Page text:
“If you made a shot from the far side of the dividing line,” Beudert said, pointing out a window to a hard court bordering Pierson’s softball field, “you got 2 points.”

“Doc’s got good hands,” he added of Katz, who is Beudert’s dentist.

Katz is the commissioner, Beudert the vice commissioner. “Self-appointed for life,” Katz said. “Claude will succeed me when I die.”

The games are played year round; though, before the group got access to Pierson’s gym in the late 1980s they were always outside. 

“It’s not just basketball,” Beudert said. “There’s a social aspect to these games too. I never had any brothers, just sisters, three of them. It’s nice to check in with these guys every week to see how things are going with them.”

He agreed that, while all might not say basketball was their number-one sport — Quigley, for example, played semipro hockey in the Philadelphia Flyers organization — all were seriously athletic.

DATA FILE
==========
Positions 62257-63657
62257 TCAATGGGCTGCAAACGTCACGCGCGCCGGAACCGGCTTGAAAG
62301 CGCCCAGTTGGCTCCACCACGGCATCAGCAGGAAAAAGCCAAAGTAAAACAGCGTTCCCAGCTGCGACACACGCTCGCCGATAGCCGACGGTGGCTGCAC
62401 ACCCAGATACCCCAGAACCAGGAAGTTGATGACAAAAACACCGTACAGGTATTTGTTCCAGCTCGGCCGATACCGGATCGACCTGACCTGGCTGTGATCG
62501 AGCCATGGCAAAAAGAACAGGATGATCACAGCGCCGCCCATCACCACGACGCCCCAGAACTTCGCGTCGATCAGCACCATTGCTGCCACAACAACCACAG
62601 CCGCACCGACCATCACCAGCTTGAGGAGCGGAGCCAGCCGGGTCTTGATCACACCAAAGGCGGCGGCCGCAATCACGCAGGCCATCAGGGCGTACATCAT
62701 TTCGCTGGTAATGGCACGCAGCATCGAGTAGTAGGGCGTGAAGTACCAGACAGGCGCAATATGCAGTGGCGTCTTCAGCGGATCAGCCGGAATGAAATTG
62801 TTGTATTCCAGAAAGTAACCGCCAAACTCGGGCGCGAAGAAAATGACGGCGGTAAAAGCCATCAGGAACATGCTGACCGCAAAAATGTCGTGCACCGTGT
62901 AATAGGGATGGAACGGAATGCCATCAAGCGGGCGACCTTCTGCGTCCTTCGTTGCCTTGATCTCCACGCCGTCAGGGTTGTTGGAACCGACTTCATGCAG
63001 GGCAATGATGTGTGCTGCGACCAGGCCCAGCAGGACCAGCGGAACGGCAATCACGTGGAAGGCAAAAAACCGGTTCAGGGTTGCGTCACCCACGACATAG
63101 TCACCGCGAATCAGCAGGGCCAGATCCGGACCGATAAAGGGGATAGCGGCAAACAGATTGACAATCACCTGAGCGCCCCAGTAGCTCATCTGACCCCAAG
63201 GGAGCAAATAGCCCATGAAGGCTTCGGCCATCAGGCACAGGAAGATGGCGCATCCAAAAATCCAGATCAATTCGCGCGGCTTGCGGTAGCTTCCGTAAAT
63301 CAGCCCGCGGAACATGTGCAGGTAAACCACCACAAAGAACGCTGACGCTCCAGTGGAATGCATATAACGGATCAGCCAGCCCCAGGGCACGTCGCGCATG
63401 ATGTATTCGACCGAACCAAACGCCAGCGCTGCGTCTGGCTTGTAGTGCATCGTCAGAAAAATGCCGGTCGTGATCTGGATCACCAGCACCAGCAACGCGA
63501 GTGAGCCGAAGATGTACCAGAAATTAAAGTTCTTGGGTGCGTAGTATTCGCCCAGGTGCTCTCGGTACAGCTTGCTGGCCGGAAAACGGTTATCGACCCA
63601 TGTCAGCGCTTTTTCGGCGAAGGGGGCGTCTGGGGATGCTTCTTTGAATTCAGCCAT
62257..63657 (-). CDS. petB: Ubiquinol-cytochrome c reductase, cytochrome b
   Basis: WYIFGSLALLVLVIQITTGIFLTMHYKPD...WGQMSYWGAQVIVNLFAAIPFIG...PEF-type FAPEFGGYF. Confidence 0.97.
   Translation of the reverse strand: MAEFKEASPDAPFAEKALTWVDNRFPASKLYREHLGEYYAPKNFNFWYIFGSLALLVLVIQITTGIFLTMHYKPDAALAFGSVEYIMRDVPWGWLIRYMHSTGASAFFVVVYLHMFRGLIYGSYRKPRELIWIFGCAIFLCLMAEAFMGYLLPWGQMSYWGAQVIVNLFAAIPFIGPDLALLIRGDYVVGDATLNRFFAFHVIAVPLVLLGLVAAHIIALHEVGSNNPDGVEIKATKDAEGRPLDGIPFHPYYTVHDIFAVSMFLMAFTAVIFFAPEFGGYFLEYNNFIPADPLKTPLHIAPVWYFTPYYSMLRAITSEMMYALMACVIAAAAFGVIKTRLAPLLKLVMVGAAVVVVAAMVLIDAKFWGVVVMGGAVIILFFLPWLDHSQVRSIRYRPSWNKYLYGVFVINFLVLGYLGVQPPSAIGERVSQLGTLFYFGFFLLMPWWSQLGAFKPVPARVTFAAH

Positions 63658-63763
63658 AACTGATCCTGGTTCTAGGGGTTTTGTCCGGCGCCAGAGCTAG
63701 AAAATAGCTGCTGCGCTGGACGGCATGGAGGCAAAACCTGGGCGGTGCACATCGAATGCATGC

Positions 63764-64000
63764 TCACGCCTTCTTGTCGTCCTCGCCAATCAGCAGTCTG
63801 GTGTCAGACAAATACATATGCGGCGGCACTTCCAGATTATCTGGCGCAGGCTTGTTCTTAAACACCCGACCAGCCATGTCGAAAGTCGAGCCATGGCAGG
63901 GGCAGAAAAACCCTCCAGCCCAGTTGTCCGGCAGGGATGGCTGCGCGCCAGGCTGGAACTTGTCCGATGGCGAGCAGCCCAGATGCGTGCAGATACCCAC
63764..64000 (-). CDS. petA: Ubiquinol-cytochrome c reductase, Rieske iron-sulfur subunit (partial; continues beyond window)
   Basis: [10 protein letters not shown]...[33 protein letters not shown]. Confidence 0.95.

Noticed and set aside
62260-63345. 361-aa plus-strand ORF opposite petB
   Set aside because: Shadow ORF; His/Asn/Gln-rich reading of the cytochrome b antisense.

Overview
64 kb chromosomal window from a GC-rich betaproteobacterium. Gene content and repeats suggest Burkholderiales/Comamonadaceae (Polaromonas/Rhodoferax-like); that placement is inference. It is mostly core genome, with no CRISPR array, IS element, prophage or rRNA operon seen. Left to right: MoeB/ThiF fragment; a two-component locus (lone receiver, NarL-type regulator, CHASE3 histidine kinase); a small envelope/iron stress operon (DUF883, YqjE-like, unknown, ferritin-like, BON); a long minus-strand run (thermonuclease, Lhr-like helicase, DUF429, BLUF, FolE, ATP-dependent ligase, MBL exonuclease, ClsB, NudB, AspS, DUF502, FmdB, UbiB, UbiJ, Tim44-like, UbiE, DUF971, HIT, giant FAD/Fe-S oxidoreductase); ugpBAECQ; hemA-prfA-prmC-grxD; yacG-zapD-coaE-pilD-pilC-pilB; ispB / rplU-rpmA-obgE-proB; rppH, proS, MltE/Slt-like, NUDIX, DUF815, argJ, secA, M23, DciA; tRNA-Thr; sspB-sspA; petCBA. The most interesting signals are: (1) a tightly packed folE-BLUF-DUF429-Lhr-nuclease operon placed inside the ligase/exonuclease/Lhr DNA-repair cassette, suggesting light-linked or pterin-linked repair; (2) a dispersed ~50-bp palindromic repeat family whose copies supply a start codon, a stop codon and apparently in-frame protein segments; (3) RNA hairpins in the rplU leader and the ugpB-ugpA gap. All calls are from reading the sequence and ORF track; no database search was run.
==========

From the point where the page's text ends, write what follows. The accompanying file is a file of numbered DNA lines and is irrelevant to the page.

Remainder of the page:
It was an over-30 group when it began, and it still is, though, like the universe, the age span is expanding, Will Shapiro, at 33, being the baby, and Katz, at 70, the eldest — at least on that day. Another player, Gary Munson, a summer resident, is said to be pushing 73.

“You can see they’re all athletes, by the way they move,” said Beudert. “Charlie was a soccer player first and foremost; I was a golfer, I guess you could say, first and foremost. . . .”

One of the late arrivals, the 6-foot-9- inch Aubry, who played for Cornell, certainly looked like a basketball player first and foremost. 

“He has to cook breakfast, do a load of wash, and do the dishes before he can come over,” Beudert said. “He can control the game if he wants, but he doesn’t.”

“He’s very kind,” Bateman chipped in. 

“He plays a little harder though if his team is down 6-5,” Beudert said.

“He doesn’t lose,” said Bateman, who, in contrast, doesn’t like to lose.

First to 7 points wins, with every shot, no matter from how far out, counting 1 point. If it’s four-on-four, they play crosscourt, full court if it’s five-on-five.